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336 Pins


  • 336 Pins

Henry VIII left specific details about his monument for his tomb. Time passed, and his stone coffin ended up in a vault under the floor of St. George’s Chapel, Windsor. Into that tomb, Jane Seymour’s remains were also placed. When Charles I was beheaded by Cromwell, his body was hurriedly rushed to Windsor and placed in the same vault as Henry VIII.

Cmdr Ed Beach was one of the most decorated and heroic submarine commanders in the US navy during WW2. He was incredibly brave and sank many enemy ships under adverse conditions.He represents all that Americans are and will be again when whenever we need them. I have seen his name on many WW2 films as technical advisor. Nice to put a face to a name.

Edward L. Beach, Jr. - Wikipedia, the free encyclopedia

"A ship is always referred to as "she" because it costs so much to keep one in paint and powder". ~ Chester Nimitz

L’Inconnue de la Seine (The Unknown Women of the Seine) This death mask became particularly popular on the walls of Paris bohemians circa 1900. She was an unidentified woman who was pulled out of the Siene river in Paris around 1880. Suspected suicide. A pathologist at the Paris morgue was so taken by her beauty that he had a moulder make a plaster death mask of her face. Camus compared her smile to the Mona Lisa’s. Nabokov wrote a poem about her.

death mask, Sir Isaac Newton

Death mask of George Washington.

Lincoln's Death mask

OsseoTECH - Chronicling Osseointegration Developments

Mary, Queen of Scots' death mask. Although most death masks - taken soon after the person was executed - are white, this one has been hand-painted.

Mary, Queen of Scots House - Jedburgh

Lincoln In State~Close up

Browse Art - deviantART

Bonnie (of Bonnie and Clyde) in her casket

Documenting Reality

German soldiers, date unknown. The reality of War. Many soldiers on both sides were little more than kids. Thrown into uniform and given scant training, they were forced to endure combat and conditions that eventually broke even the hardest of the hard-hearted. They also died in droves. Just because they fought for Germany didn't necessarily mean they were Nazis or held Nazi views. The Concentration Camps were Hell, no doubt, but during WWII, Hell stretched in every direction.

  • Mark Shobe

    wow, a picture really does say a thousand words... where did you find this? i wish more people where aware of the harsh realities of war, maybe then they wouldn't be so eager for it.

Joseph Robert Beyrle (1923-2004) was a para with the 101st Airborne when he was caught by the Germans during the Normandy landings.Eventually,he managed to escape and wandered in the German countryside until he met Russian troops and persuaded their commanders to allow him to fight on the front line.He fought for a month and was wounded.Marshal Zhukov arranged for Beyrle's trip back to the US.Beyrle is the only American who fought the Germans in both the US and Red Armies.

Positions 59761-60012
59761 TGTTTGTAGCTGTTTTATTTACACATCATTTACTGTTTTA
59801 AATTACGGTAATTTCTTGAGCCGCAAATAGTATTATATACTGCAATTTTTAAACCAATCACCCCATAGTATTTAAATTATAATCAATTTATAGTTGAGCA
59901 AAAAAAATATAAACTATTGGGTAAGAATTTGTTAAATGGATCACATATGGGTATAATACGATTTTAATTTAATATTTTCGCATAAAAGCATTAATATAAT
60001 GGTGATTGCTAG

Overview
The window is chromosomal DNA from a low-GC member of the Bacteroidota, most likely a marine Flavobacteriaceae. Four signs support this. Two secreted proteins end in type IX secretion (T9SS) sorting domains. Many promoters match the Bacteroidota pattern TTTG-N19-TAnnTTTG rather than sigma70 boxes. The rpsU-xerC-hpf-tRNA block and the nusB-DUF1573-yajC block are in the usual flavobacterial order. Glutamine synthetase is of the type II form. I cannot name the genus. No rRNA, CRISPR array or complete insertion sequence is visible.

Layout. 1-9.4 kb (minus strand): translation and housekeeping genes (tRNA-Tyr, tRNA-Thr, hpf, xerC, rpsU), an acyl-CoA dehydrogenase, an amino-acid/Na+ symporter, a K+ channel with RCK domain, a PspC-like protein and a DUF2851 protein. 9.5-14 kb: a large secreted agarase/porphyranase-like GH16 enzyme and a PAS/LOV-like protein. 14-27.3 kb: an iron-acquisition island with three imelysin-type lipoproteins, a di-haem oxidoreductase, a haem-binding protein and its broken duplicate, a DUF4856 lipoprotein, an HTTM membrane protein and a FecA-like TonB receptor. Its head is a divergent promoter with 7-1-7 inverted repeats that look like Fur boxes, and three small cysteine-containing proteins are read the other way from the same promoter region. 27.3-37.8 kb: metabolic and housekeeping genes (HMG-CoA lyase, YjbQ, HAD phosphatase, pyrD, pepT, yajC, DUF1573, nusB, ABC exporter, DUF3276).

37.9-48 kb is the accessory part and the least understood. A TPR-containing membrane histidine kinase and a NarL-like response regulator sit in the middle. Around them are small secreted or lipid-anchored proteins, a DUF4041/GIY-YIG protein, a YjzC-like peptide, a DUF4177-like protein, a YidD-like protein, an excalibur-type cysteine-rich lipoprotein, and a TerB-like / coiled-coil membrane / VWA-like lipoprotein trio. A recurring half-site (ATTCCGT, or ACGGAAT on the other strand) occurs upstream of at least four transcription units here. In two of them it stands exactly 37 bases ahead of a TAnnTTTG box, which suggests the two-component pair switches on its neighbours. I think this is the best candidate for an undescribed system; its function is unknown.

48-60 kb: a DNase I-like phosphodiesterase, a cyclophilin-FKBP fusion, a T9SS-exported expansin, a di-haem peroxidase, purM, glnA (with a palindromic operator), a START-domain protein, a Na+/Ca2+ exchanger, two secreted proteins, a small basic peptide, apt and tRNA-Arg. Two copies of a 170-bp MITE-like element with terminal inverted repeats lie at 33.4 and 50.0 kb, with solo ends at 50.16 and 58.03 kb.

From May 16 - July 4, 1863, Federal naval and army artillery continuously bombarded the city of Vicksburg, Mississippi, indiscriminately shelling Confederate trenches and the city itself. Desperate Southern civilians dug over 500 caves to protect themselves from Mortar and cannon shells. Some housed individual families while others accommodated over 200 people. As food ran out, the starving population ate horses, dogs, cats, rats, and even leather shoes.

Abraham Lincoln in His White House Office. This is one of the only photographs of Abraham Lincoln in his White House office. It was taken by Anthony Berger, a Brady operator, to assist the artist Francis B. Carpenter in his massive painting of Lincoln reading the Emancipation Proclamation to his cabinet.

Uniform of Gen Patrick Cleburn, worn the day he was killed at the battle of Franklin, TN.

Patrick Cleburne - Wikipedia, the free encyclopedia

Sinking of the USS Indianapolis. It was greatest single loss of life at sea in the history of the U.S. Navy. 300 went down with the ship. The remaining 900 men faced exposure, dehydration, and shark attacks as they waited for assistance--only 316 survived.

This is the Swedish warship Vasa, it sank in 1628 and was recovered from the ocean in 1961 almost completely intact. This is the only remaining intact ship from the 1600's. This ship is housed in The Vasa Museum in Stockholm Sweden. A museum built around the ship.

Vasa (ship) - Wikipedia, the free encyclopedia


Rare to see the women hair down,death photo. The flowers were use to mask the odor of death

Memento Mori Photography

This is a fantastic photograph of a dead young woman named Jeanette Glackmeyer. There is writing on the card the photo is mounted on stating that she had been dead nine days when this photograph was taken. Regardless of this antique writing, I really have trouble believing it. Jeanette would be well on her way to decomposition after 9 days. This would be remarkably lifelike PM photo if she'd only been dead 15 minutes so I cannot credit the nine days. Thoughts?

Probably the most famous photograph of the guillotine ever taken, it depicts the last public execution to take place in France. Taken on June 17, 1939 in Versailles, it shows Eugene Weidmann, a six-time murderer, about one second away from losing his head.

Off with his head

Sir Walter Raleigh's cell in the Tower of London by Fred Dawson, via Flickr

Battery, Baghdad, 250 BCE. The Baghdad Battery is believed to be about 2000 years old (from the Parthian period, roughly 250 BCE to CE 250). The jar was found in Khujut Rabu just outside Baghdad and is composed of a clay jar with a stopper made of asphalt. Sticking through the asphalt is an iron rod surrounded by a copper cylinder. When filled with vinegar - or any other electrolytic solution - the jar produces about 1.1 volts.

Smith College Museum of Ancient Inventions: Baghdad Battery

President Lincoln's chair from Ford's Theater.